3D point cloud data (fwd)

John Halleck John.Halleck@utah.edu
Mon, 21 Apr 2003 08:44:02 -0600 (MDT)

On Mon, 21 Apr 2003, Wookey wrote:

> Date: Mon, 21 Apr 2003 13:09:17 +0100 (BST)
> From: Wookey <wookey@aleph1.co.uk>
> To: surveying forum <cave-surveying@survex.com>
> Subject: 3D point cloud data (fwd)
> I got this message from some guys in the BCRA Cave radio and Electronics
> group, asking about skinning point clouds, now that they have a dataset.
> I know that the Wakulla II project did some software for dealing with point
> clouds, but I haven't seen any skinning done and I've been told that the
> 'skinning' problem is mathematically extremely difficult, although I note
> an example from someone at '3d pipeline corp' in a recent Compass and Tape
> that seemed to work pretty well but no timings or software was provided. I
> also recall Sellers and Chamberlain using autocad to skin a model produced
> by ultrasonic cross-section scanning - maybe it could do point clouds too?

  The full mathematical problem is ugly.  Mostly because of the effects of
  "outlyers" (Random points that don't agree with the rest.)
  But don't let that scare you.   The general case is UGLY.  The typical
  cases aren't that bad.  (I.E. an algorithm that does it right all the
  time is unbelievably grim...  an algotithm that gets it right most of
  the time isn't hard.)

  There is commercial software to do this.  (Aimed at the topgraphic map
  market.)  If someone is willing to throw money at it, I can probably
  dig up some company references.

> Obviously displaying the point cloud is trivial, but the skinning part is
> rather harder. Does anyone know of any existing, available solutions? Or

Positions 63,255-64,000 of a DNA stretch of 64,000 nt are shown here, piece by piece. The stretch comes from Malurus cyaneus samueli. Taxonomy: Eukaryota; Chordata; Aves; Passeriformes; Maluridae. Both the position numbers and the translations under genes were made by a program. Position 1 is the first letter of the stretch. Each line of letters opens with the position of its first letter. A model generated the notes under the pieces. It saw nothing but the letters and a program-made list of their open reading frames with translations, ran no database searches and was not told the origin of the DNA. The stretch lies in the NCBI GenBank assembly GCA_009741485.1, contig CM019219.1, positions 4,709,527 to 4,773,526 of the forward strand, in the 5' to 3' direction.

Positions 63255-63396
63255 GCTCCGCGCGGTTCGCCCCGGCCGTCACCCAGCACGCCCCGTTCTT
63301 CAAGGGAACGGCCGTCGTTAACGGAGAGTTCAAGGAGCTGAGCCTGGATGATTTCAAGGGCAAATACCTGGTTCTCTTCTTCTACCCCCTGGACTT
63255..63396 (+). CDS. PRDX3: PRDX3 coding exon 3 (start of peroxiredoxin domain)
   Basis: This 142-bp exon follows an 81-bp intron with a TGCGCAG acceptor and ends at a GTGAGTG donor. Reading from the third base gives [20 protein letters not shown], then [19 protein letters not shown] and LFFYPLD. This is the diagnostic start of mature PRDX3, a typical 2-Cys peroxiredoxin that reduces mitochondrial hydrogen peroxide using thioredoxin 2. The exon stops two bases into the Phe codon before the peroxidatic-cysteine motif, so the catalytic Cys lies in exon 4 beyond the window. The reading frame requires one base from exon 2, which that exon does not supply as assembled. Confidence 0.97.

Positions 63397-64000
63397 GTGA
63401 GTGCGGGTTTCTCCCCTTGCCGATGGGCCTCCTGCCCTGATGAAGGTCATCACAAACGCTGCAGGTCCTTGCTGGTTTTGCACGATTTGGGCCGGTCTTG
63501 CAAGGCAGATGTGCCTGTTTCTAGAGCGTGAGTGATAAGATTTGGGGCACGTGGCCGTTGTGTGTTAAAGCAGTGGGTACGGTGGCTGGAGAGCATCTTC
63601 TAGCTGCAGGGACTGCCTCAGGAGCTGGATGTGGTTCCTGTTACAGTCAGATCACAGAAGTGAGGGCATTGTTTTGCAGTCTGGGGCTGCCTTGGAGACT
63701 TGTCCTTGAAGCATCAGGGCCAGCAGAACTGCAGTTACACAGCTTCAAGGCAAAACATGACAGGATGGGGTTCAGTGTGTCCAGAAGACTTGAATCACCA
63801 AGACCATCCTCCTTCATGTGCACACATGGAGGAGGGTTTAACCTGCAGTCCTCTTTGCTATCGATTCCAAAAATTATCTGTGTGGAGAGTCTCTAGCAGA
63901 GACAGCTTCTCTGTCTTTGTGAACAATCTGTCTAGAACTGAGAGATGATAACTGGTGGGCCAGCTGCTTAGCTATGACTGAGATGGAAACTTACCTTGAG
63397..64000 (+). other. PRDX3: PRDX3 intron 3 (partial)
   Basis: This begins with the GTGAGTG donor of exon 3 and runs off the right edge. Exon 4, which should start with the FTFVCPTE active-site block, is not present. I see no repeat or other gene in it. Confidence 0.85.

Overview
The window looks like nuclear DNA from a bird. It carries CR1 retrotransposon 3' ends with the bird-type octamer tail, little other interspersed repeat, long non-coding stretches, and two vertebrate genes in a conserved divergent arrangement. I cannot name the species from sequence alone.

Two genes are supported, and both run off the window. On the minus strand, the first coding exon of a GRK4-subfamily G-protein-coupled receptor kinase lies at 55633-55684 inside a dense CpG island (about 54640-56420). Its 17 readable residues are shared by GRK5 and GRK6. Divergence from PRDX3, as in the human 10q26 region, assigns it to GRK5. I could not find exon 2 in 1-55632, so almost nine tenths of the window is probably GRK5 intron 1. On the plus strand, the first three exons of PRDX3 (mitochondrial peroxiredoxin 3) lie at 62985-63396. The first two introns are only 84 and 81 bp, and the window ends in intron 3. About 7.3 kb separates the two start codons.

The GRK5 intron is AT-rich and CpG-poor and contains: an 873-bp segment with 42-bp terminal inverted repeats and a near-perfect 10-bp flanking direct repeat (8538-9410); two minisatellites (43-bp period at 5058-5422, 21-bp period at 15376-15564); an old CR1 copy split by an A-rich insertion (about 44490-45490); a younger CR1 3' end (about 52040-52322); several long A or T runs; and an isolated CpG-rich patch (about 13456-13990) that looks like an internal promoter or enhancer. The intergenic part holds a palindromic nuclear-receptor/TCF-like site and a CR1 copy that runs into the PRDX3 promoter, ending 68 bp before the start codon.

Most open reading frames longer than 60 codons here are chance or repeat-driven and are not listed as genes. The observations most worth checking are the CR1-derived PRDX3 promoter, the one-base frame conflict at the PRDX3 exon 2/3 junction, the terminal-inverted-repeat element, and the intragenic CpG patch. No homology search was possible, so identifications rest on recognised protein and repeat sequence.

> have any suggestions as to how it might be done?

  Do a Delaunay triangulation, and remove points with higher than a
  given slope change. In any case there are lots and lots of algorithms
  known for smoothing a surface starting from a triangulation.

  Or...  Do a local least squares fit of the surface, and remove points
  that are outlyers, and then triangulate.

  Or...  Triangulate, and then do local averaging.

  [If you can't tell by now, I'm recomending a search on 3D triangulation.
  The research has often been done.   There are even PHD thesis at this
  University that have attacked the problems.]

> Wookey
> -- 
> Aleph One Ltd, Bottisham, CAMBRIDGE, CB5 9BA, UK  Tel +44 (0) 1223 811679
> work: http://www.aleph1.co.uk/     play: http://www.chaos.org.uk/~wookey/
> ---------- Forwarded message ----------
> Date: Thu, 17 Apr 2003 21:12:01 +0100
> From: Richard Rushton <Richard@yabon.demon.co.uk>
> To: Brian Pease <bpease@99main.com>, wookey@aleph1.co.uk, 
>     Mike Bedford <BEDFORDMD@AOL.COM>, Richard Rushton <r.rushton@fcl.com>
> Subject: 3D point cloud data
> Hi Wookey, Brian,
> Recently we had a go with a 3D laser scanner in Yordas cave - it was
> [...]